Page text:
We'd love to have you send in your questions for next month's column. Please send questions to AYAPLit AT gmail.com and put "Ask a Pub Pro Question" in the subject line. If your question is chosen, you'll get to include a link to your social media and a one to two sentence (think Tweet size) blurb of your WIP.
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Author Andrea Hannah Answers Questions on "Ask a Pub Pro"
1) I've known a couple of writer friends who have designed unusual elements into their stories, elements they thought helped make the story fresh and unique. But then reviewers would complain that these elements were weird or poorly researched because they didn't understand it. Is it better to avoid any element that's not commonly known so that you don't throw the reader off? Or is this just a problem with some reviewers and not the general reading public? (asked by Sara from TX)
Andrea responds: You can’t write to avoid criticism. Trying to dodge critique will drive you bonkers and cause you to lose an important piece of yourself within your story. Also, where would we be without Harry Potter’s Polyjuice potion, or the Hunger Games’ tracker jackers? Fresh, unique elements are both fun and necessary in story-telling, and world-building would be a lot less fun without them.
That being said, everything in your story needs to have a purpose, one that can’t possibly be replaced by another element. Example: We need that Polyjuice potion in HP, because without it we lose the scene where Harry and Ron sneak into the Slytherin common room, which is critical to the overall narrative. We need those lethal tracker jackers in HG, because they are the catalyst that allow Katniss to get some leverage by grabbing the bow and arrow, and demonstrates Rue’s loyalty to her.
When you’re developing your unique elements, make sure to clearly establish the function and rules of those elements (Ex: we knew right off the bat that the Polyjuice potion had an expiration time) and that it’s clear within the narrative why those elements were essential to those characters, and that their choice to use or destroy them is in line with their character. And above all else, stay true to who your character is, the world they inhabit, and who you are as a writer.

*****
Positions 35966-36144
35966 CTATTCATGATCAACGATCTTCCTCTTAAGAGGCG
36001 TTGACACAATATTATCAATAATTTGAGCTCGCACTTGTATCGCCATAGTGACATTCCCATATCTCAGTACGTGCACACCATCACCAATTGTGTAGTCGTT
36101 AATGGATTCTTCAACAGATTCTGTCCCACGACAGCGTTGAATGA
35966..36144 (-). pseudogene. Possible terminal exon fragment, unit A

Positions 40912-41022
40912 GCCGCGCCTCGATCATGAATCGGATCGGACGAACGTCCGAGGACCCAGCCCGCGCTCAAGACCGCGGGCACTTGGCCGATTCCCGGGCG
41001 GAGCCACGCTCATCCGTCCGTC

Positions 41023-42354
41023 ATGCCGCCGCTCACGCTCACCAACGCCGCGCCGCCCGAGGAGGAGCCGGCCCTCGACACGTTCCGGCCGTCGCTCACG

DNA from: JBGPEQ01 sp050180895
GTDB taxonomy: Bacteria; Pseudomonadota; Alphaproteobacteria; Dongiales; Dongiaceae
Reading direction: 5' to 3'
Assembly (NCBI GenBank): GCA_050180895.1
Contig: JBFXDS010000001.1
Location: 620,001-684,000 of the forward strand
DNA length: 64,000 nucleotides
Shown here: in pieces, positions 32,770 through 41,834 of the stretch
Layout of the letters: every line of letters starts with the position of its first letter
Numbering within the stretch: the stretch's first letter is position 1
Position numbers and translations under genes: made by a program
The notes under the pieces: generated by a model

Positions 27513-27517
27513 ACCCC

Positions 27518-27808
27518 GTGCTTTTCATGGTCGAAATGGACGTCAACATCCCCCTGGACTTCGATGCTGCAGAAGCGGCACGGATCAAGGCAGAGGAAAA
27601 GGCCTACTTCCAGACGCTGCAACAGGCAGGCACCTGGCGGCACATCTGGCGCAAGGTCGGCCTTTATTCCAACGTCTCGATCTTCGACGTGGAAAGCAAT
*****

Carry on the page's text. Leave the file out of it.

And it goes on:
2) I've heard writers say that in high intensity/high action scenes that you decrease the level of detail. I've also heard the opposite, that you should show more detail as if things are happening in slow motion. What do you think? (asked by Anonymous)
Andrea responds: I think it’s a combination of both. Firstly, if you’re writing from a first person POV, that means you’re writing every scene as if we’re experiencing in real time, with your character. If your character is in the midst of kicking some butt, they probably aren’t stopping to notice the color of the sky or the flecks in their attacker’s eyes. It’s called mimic writing, and it’s where you mimic the actions of the writing through the length of your prose. High action usually means short, clipped sentences. Think of how you’d talk if you were out of breath.
But what really brings an action scene to life is the specific details you do choose to incorporate, not the amount. Choose your details carefully to convey as much about the scene as you can in a powerful way. The spots of blood dotting his chin. The crumpled patch of grass where his sword fell. Really be there, and observe the details in your scene. Then bring us with you!
3) I've heard a lot of people complaining about the insta-love in a lot of young adult books. Yet readers seems to really want the romance to heat up quickly. How do you incorporate the romance without making it insta-love? (asked by Renee in NC)
Andrea responds: I don’t think insta-love is the problem, especially since we’re writing about and for teens, and sometimes, this is how they fall in love (and adults, too)! I think readers are generally sick of feeling that insta-love is used as a plot device instead of an actual experience the character is going through. Look, people fall in love in all sorts of ways in all sorts of timeframes, and all are plausible. When you’re writing your characters, just make sure you know who they are, if it would make sense for them to have that kind of reaction to another human being, and stay true to that. Your readers will be able to feel the genuineness of your characters, and they’ll appreciate your writing for it.
About the Author:
Of Scars and Stardust, was published by Flux in October 2014. She graduated from Michigan State University with a B.A. in special education. When she’s not teaching or writing, she spends her time chasing her sweet children and ornery pug, running, and dreaming up her next adventure. You can find her on Twitter and Instagram @andeehannah, and at www.andreahannah.com
Website | Twitter | Goodreads
About the Book:
When Ella vanishes two years later, Claire has no choice but to return to Amble, Ohio, and face her shattered family. Her one comfort is Ella’s diary, left in a place where only Claire could find it. Drawing on a series of cryptic entries, Claire tries to uncover the truth behind Ella’s attack and disappearance. But she soon realizes that not all lost things are meant to be found.
Amazon | Indiebound | Goodreads
-- posted by Susan Sipal, @HP4Writers